SOMALI WORKERS IN MINNESOTA HAVE CRACKED THE AMAZON WALL. They have gotten Amazon to negotiate with them. It’s something no other workers have ever been able to do.
But the Somali-American workers want more than words. They held a rally outside the Amazon operation in Shakopee, Minnesota on December 14 to reinforce that point.
The September discussions between Amazon officials and leaders in the East African community focused on workplace conditions that, among other things, have workers fearing for their jobs and uneasy about religious accommodation.
“We are not asking Amazon to cater to East African workers,” said Abdirahman Muse, community activist. “We are just asking them to treat workers humanely.”
Workers win concessions
In November, Amazon made some concessions in response to the East African group’s concerns about productivity expectations.
Muslim employees are allowed to take prayer breaks, but still must meet their goals. “It’s very achievable, even if an associate opts to take a prayer break,” according to an Amazon spokesperson. Something the workers dispute.
Amazon’s giant fulfillment center in Shakopee employs more than 2,500 workers. Amazon estimates that about 30 percent of workers there are East African. Many of them are bused in from a neighborhood in Minneapolis, which the locals call “Little Mogadishu”—a reference to the capital of Somalia. Minnesota is home to more Somalis than any other state in the USA.
The workers say Amazon has raised its production expectations to unrealistic levels and have harsh working conditions that cause too many on-the-job injuries, especially during the holiday rush. The workers also called for more promotions of East Africans and called on Amazon to stop selling products that promote hatred and bigotry.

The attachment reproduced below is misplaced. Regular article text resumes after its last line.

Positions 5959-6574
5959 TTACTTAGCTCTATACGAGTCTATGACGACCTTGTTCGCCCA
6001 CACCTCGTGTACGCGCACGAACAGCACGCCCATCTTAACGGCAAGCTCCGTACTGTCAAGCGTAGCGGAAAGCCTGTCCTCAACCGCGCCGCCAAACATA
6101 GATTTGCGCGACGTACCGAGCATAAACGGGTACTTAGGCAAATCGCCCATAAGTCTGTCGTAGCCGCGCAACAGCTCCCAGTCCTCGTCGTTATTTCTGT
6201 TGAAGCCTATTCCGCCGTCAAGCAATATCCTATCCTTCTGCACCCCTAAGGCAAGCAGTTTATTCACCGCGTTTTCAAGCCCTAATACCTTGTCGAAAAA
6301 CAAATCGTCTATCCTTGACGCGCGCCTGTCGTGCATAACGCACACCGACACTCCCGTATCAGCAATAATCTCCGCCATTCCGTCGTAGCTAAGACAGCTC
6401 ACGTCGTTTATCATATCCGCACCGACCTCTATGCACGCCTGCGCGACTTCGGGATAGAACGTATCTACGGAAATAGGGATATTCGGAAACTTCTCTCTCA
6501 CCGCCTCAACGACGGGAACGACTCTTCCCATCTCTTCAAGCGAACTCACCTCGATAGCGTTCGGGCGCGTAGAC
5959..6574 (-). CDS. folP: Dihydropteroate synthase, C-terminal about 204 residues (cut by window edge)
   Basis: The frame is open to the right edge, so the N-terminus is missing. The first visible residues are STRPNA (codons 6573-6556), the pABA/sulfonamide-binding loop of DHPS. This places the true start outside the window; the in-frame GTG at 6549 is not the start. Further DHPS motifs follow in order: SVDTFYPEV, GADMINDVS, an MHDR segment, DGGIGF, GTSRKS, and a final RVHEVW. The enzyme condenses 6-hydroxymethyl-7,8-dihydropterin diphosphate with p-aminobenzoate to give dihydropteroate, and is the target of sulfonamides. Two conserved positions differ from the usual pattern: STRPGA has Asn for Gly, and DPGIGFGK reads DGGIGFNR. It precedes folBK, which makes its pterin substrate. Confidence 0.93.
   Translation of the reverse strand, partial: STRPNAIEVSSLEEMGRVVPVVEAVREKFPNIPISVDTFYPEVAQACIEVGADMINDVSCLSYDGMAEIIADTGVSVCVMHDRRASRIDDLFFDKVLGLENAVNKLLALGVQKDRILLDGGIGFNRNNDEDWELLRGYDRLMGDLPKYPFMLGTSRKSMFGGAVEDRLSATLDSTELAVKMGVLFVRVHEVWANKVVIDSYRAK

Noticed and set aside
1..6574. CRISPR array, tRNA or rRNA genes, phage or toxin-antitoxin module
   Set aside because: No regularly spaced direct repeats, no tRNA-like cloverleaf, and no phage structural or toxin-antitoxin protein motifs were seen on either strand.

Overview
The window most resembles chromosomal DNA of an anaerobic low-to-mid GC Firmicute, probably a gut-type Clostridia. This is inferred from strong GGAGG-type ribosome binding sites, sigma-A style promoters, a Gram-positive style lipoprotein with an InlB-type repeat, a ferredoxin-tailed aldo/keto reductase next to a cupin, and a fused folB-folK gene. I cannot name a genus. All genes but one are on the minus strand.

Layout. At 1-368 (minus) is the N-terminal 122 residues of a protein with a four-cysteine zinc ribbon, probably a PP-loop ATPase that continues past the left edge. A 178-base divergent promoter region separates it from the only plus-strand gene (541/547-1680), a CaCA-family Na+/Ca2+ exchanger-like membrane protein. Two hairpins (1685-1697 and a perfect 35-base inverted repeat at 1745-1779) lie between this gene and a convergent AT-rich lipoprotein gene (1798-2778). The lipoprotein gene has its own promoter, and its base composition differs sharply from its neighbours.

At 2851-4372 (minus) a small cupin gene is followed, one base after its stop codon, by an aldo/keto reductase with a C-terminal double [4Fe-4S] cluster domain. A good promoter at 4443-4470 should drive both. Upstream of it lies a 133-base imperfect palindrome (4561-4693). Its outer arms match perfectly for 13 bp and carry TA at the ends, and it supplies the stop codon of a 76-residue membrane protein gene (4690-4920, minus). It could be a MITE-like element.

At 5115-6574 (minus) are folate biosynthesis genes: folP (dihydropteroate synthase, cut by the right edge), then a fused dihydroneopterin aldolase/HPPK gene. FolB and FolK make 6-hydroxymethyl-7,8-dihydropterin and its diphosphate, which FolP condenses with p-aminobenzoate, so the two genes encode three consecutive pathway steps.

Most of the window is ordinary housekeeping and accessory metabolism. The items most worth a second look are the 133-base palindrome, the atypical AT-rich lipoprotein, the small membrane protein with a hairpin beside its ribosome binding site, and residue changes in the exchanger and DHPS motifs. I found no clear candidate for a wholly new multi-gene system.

Abdukadir Ahmed Hayir, of Minneapolis, has worked at the Amazon facility for more than a year. During that time, he said the number of boxes he’s expected to pack has increased by 50 percent. According to the New York Times, Amazon requires workers to pack at least 230 items per hour, up from 160.
Sometimes after he gets off work at 5 p.m., he said doesn’t have enough energy to take a shower and just goes to bed with his shoes on.
He has to work six days a week, 10 hours per day, to help with the holiday rush, and is constantly pressured about his pace. He wants management to reduce the pressure on workers. When he first started the job, he was praised by managers and “everything was good.” But not anymore.
Workers rally for more action
The December rally drew a large crowd of East Africans, union members and community supporters. They chanted, played drums, prayed, and got words of support from Congresswoman-elect Ilhan Omar, who is the first Somali-American ever elected to the American congress.
The protest began at about 3:30 p.m., and the growing crowd cheered as Amazon workers walked off the job shortly after 4 p.m.
Khadra Kassim, 31, spoke at the protest, telling her story about almost having a miscarriage after lifting a heavy box at Amazon
Khadra Kassim, 31, has worked at the warehouse for 18 months. She spoke to the crowd about how she almost had a miscarriage after lifting a heavy box and passing out. She said she went to the health office for help, but didn’t get any. Nobody called an ambulance; nobody even called her husband, she said.
At one point, the crowd headed toward the Amazon building. About a half-dozen Shakopee police cars swooped in to prevent anybody from entering the building. The protesters chanted things like “We’re humans, not robots!” as a 5 p.m. shift ended and Amazon workers exited the building.
“It looks like we are moving forward, but I think very slow,” said Jaylani Hussein, executive director of the Minnesota chapter of the Council on American-Islamic Relations (CAIR-MN). “I think it’s just a question of seeing if Amazon is interested in actually solving these problems.”
The $220 million, 820,000-square-foot Amazon warehouse (the equivalent of 14 football fields) is one of over 100 fulfillment centers in the country. Amazon says it has paid more than $84 million in wages to East African employees. The monster company claims it has invested over $900 million into Minnesota’s economy since 2011.
This article was originally published by The Canadian Labour Institute.
Reprinted with permission for CALM Members use.